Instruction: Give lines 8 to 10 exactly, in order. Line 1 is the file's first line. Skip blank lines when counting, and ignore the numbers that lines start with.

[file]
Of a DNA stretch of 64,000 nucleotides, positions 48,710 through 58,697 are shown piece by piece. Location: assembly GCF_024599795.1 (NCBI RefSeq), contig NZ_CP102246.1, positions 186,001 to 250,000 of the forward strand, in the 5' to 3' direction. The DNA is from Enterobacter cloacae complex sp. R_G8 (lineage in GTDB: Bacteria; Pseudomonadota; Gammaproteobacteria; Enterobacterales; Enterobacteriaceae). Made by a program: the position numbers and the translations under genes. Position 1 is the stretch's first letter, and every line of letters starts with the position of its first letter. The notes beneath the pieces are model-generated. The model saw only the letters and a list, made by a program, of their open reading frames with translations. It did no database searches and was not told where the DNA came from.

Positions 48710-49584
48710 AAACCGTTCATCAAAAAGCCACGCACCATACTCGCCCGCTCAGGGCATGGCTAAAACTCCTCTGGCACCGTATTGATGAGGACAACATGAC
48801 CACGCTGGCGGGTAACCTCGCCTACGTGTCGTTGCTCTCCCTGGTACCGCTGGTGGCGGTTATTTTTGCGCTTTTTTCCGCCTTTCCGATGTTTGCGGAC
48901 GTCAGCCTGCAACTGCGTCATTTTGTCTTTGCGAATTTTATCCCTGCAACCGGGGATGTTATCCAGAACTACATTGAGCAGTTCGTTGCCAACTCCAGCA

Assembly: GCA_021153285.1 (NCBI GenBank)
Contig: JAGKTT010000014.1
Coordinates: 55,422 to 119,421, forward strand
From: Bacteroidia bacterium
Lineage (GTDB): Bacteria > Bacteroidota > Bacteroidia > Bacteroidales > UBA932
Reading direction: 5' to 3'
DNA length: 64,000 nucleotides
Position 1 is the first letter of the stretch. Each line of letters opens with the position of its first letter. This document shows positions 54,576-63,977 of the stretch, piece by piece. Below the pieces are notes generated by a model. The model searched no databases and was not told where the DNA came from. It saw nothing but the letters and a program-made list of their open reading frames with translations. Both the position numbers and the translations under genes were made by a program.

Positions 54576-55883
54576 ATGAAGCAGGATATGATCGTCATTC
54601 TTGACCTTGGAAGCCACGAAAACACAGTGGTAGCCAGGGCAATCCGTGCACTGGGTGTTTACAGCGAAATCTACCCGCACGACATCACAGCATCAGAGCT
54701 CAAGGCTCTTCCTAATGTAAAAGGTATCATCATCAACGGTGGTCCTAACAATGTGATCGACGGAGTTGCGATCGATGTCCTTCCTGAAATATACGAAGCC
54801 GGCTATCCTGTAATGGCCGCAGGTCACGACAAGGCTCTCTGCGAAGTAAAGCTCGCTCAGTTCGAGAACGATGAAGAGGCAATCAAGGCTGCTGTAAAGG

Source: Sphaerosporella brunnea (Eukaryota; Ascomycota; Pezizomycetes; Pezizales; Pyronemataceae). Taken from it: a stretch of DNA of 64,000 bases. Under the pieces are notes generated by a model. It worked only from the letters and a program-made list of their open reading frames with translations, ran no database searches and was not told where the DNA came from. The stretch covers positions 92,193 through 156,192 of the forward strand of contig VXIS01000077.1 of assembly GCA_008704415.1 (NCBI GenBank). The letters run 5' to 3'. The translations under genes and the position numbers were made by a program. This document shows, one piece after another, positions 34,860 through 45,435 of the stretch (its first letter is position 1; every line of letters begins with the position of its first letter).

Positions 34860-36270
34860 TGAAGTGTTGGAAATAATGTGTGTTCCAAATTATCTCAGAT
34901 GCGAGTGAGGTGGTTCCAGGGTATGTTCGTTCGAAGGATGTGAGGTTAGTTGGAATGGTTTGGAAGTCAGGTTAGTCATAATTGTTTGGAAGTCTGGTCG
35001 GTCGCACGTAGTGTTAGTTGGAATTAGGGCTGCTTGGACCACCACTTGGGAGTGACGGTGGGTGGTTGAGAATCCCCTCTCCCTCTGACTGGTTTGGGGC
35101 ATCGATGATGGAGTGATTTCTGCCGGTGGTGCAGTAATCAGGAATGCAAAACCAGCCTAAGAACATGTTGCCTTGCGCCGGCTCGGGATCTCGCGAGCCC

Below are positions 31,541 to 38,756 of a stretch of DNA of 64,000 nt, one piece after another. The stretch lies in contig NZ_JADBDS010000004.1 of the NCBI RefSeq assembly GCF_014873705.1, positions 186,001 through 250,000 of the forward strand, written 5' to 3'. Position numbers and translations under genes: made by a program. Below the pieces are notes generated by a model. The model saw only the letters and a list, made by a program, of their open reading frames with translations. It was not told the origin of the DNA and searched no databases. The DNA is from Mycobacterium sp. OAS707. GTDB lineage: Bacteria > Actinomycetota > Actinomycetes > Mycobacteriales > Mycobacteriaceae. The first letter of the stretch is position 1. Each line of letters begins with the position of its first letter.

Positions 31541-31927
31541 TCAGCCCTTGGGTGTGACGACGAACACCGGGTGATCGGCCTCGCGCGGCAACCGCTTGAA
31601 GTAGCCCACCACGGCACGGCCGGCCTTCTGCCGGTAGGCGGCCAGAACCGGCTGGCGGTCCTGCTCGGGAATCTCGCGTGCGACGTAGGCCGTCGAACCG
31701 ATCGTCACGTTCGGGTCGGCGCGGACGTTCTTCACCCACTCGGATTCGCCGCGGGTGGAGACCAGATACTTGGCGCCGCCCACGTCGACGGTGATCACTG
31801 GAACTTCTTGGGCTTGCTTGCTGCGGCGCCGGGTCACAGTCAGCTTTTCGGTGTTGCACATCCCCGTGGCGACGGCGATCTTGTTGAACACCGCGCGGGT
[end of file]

Coordinates: 55,422 to 119,421, forward strand
From: Bacteroidia bacterium
Lineage (GTDB): Bacteria > Bacteroidota > Bacteroidia > Bacteroidales > UBA932